Sunday, 22 October 2017

Effect of screening modality on the provision of endoscopic services for screening

Colonoscopy is the recommended test for follow-up investigation for individuals who have tested positive with other CRC screening tools (FOBT, Flexible sigmoidoscopy (FS), and also in experimental studies assessing potential screening tools, e.g. DNA faecal markers and CT colonography). Highquality endoscopy (colonoscopy and flexible sigmoidoscopy (FS)) is also used in some Member States as a screening tool for colorectal cancer. The frequency of endoscopy when used as a primary screening tool will be much higher than endoscopy used as a follow-up investigation of another screening test. Thus the phrase ‘high-volume screening endoscopy’ will be used to refer to endoscopy used as a primary screening tool and ‘low-volume screening endoscopy’ will be used to refer to follow-up endoscopy. However, it is recognised that if the test positivity rate in a FOBT screening programme is high a large volume of colonoscopies will be generated. The key practical difference of these high- and low-volume populations requiring endoscopy in a screening context is the probability of identifying and nature of high-risk lesions

The setting in which the endoscopic procedure will be performed will be determined by: 
 quality and safety determinants;
 the need for sedation; 
 patient-oriented factors; 
 possible impact on symptomatic services; 
 infrastructure and efficiency; 
 staff competencies and equipment; and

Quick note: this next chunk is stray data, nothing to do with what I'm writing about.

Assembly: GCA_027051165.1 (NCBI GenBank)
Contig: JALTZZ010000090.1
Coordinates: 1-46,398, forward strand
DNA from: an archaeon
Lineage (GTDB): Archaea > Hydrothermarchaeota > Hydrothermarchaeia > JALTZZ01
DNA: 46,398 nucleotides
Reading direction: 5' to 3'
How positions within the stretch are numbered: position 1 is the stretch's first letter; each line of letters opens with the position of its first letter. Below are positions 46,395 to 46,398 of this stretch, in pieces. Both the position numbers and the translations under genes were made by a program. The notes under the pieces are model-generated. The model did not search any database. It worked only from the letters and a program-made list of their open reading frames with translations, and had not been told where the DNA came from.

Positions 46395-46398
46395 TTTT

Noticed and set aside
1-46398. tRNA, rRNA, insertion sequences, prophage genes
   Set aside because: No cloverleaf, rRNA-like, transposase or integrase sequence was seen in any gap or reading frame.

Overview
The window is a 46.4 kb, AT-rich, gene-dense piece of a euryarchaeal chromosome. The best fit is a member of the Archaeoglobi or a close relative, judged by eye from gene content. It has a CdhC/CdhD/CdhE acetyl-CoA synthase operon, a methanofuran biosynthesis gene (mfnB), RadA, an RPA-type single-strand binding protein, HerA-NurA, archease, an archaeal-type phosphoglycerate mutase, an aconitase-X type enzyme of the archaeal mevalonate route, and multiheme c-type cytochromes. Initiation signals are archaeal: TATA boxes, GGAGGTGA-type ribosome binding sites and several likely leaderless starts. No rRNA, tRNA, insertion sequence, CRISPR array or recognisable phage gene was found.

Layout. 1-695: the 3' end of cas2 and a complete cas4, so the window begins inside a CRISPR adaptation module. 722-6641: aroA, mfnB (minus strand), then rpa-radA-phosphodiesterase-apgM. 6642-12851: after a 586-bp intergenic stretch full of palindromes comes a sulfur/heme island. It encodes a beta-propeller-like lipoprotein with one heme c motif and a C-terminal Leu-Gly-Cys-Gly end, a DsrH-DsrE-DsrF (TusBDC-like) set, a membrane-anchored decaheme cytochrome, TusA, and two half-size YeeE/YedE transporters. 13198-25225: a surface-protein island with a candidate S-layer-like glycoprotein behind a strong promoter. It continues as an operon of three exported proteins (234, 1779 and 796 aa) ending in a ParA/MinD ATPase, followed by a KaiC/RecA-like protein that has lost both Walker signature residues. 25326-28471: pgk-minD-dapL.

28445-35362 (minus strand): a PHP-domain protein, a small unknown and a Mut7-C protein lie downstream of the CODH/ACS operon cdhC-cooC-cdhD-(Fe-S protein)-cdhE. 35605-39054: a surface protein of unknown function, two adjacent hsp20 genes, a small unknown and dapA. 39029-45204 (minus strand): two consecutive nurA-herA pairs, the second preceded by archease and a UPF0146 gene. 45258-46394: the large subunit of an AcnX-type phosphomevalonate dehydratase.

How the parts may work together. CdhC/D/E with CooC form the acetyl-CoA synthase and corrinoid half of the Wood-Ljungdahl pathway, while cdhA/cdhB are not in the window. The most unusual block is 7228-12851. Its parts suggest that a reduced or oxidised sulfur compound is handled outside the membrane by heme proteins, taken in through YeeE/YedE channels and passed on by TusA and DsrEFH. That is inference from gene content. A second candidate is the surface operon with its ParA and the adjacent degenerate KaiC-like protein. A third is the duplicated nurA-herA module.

availability of support services. 

Quality and safety 

Diagnostic procedures, both flexible sigmoidoscopy and colonoscopy, can be performed safely in diverse clinical settings. When providing services for a colorectal cancer screening programme, the key consideration is what facilities and level of competence are required to remove high-risk lesions. Removing large high-risk lesions safely requires a considerable level of competence and appropriate support close at hand when a complication occurs. For example, it would be inappropriate to remove large or difficult high-risk lesions if the colonoscopist is only rarely faced with such a lesion (as in highvolume, low-risk population screening) or if the procedure is being done in a remote setting. 

The setting in which screening (or follow-up colonoscopy) is established will be determined by the ability to perform high-quality endoscopy (defined later) and by the probability of finding a high-risk lesion that is difficult to remove completely and safely. If there is concern about removing the lesion it is entirely appropriate for the colonoscopist to leave it (and perhaps tattoo it) and refer the patient on for either endoscopic, or in some instances, surgical excision. 

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